Like Dodd, other alumni want to help now, and their expertise is invaluable. Most are mature leaders in business, education, government and the nonprofit world. Many are primed for a new career challenge that a managerial role in the Peace Corps could offer. They have the motivation to resist outside influences and to distinguish an expanded role for the Peace Corps from the political and bureaucratic vagaries of government agencies.

To have a significant impact, the Peace Corps needs to be at least ten times larger. But even with renewed alumni participation, it cannot grow quickly enough on its own. Through its separate, distinct operation, it must enlist the vast array of nonprofits doing grass-roots work abroad. They fall into three major categories: nongovernmental organizations, non-proselytizing faith-based groups, and universities.

In addition to growing its own operations, the Peace Corps could also help fund these nonprofit efforts. There are thousands of American philanthropic initiatives from which it could select programs for expansion grants.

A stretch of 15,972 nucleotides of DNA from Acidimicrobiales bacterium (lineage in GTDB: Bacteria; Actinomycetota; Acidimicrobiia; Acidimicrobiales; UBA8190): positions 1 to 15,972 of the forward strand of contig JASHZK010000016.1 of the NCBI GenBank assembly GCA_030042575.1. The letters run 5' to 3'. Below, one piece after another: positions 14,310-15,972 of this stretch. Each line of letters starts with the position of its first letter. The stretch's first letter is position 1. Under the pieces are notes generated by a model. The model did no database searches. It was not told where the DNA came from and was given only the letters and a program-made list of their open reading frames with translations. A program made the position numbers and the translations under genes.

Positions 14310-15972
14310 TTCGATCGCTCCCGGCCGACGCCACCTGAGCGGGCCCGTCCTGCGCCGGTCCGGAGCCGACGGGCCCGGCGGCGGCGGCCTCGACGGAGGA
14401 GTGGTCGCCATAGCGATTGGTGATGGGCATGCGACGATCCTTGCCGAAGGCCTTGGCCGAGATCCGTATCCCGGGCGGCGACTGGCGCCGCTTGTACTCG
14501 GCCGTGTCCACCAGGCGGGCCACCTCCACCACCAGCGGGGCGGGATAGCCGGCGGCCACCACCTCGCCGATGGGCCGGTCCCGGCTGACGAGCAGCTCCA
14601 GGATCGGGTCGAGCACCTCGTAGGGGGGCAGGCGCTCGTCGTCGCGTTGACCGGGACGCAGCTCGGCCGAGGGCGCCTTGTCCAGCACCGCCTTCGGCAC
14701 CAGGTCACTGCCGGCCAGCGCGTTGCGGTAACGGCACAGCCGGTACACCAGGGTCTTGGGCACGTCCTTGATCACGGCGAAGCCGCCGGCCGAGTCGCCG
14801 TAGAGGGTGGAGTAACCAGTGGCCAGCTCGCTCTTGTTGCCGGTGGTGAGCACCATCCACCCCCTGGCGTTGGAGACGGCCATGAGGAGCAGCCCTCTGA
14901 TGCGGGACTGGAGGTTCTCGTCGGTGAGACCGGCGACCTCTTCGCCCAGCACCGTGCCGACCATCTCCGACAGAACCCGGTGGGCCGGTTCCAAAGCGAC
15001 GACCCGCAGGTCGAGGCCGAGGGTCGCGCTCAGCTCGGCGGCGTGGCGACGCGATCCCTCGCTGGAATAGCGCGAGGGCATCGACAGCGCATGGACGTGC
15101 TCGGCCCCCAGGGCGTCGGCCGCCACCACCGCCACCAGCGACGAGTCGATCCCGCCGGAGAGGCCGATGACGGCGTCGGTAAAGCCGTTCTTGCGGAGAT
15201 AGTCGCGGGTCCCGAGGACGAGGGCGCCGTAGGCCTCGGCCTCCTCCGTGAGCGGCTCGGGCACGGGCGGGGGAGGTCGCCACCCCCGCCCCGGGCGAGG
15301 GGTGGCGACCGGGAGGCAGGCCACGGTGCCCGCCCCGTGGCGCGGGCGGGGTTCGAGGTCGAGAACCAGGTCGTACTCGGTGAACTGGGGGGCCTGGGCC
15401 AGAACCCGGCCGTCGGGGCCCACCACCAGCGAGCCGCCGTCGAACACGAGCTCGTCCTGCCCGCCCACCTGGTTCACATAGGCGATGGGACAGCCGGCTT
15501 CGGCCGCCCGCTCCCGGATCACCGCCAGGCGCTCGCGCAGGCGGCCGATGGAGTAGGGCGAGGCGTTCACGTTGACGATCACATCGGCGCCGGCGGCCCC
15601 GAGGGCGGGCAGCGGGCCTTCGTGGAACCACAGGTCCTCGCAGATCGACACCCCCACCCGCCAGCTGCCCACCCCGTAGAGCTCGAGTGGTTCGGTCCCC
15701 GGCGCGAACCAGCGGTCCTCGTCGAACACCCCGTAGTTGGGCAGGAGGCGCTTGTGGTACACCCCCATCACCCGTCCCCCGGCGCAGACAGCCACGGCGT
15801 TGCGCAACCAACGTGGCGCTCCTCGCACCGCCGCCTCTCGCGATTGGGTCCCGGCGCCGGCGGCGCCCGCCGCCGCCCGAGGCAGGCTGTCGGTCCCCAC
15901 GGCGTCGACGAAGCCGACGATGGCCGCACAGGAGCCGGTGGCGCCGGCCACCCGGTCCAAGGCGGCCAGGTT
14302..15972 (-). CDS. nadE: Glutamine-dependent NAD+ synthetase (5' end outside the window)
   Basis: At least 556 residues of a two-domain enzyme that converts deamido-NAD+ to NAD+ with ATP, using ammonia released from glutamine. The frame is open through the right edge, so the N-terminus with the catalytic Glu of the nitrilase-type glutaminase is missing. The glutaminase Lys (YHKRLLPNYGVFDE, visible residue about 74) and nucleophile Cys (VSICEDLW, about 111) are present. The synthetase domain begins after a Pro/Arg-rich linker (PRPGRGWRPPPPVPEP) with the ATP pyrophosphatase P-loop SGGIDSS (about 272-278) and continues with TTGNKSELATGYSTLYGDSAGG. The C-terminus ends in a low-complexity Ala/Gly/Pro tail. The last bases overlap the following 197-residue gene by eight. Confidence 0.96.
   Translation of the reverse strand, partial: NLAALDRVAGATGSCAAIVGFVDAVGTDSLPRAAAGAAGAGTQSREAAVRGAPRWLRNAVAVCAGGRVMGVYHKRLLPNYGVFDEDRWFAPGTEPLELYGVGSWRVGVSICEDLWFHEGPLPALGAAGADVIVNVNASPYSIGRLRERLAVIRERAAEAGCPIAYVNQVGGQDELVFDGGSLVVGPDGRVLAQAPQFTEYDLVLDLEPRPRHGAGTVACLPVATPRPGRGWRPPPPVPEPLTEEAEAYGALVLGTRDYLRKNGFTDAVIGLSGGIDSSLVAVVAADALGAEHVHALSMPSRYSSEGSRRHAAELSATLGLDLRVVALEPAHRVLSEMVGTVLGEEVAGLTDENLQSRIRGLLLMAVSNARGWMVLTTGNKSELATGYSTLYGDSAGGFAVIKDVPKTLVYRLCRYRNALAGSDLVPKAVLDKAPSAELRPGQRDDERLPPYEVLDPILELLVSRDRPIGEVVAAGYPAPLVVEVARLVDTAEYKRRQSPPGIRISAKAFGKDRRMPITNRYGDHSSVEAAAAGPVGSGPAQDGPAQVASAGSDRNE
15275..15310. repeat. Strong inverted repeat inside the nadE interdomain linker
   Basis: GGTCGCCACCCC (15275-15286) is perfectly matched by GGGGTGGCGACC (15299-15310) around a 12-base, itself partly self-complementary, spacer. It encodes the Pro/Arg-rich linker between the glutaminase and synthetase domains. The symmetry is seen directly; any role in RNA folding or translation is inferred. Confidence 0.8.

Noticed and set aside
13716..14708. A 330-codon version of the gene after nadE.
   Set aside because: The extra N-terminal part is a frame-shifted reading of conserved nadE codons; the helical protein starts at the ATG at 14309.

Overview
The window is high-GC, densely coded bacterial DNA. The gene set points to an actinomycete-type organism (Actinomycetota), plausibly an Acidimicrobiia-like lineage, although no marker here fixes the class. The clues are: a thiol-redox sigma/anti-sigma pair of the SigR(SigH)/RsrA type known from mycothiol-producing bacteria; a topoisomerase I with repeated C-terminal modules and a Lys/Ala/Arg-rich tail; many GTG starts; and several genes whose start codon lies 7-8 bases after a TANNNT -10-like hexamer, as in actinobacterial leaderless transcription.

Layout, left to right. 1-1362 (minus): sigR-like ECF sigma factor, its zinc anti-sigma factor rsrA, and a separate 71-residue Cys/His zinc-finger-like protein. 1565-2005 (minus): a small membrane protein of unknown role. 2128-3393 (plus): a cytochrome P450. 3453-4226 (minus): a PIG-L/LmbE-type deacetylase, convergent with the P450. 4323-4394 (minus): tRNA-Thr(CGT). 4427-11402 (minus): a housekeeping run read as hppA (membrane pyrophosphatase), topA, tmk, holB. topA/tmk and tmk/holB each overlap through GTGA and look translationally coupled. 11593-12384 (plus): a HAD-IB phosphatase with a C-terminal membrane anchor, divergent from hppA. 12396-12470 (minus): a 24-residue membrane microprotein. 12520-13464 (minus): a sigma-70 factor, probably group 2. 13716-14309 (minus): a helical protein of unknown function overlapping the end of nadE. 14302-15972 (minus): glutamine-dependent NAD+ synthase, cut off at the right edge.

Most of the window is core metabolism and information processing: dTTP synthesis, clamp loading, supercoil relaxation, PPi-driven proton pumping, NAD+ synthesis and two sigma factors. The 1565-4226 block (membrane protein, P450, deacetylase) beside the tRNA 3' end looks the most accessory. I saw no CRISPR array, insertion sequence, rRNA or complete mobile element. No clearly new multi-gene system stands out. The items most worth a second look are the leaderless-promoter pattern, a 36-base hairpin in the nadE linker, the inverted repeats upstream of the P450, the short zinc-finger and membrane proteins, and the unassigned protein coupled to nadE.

The time is right politically to broaden the scope and impact of the Peace Corps. The millions who donate to such charities represent a powerful constituency who would back the move. Its objectives are nonpartisan and should be supported by Republicans and Democrats.

In the media every day, everywhere, we are witness to suffering. As we see the conventional, military-based approach to conflict resolution failing, we must seek alternative means to ending wars and winning the peace.

The cost of an expanded Peace Corps would be roughly 1 percent of our current military budget. Can we afford not to act promptly?

Arthur S. Obermayer is president of the Obermayer Foundation, which focuses on social justice issues. Kevin F.F. Quigley is president of the National Peace Corps Association. Their article appeared in The Sacramento Bee, Dec. 1, 2007, and was reprinted in PeaceMeal, Nov/December 2008

(In accordance with Title 17 U.S.C. Section 107, this material is distributed without profit to those who have expressed a prior interest in receiving the included information for research and educational purposes.)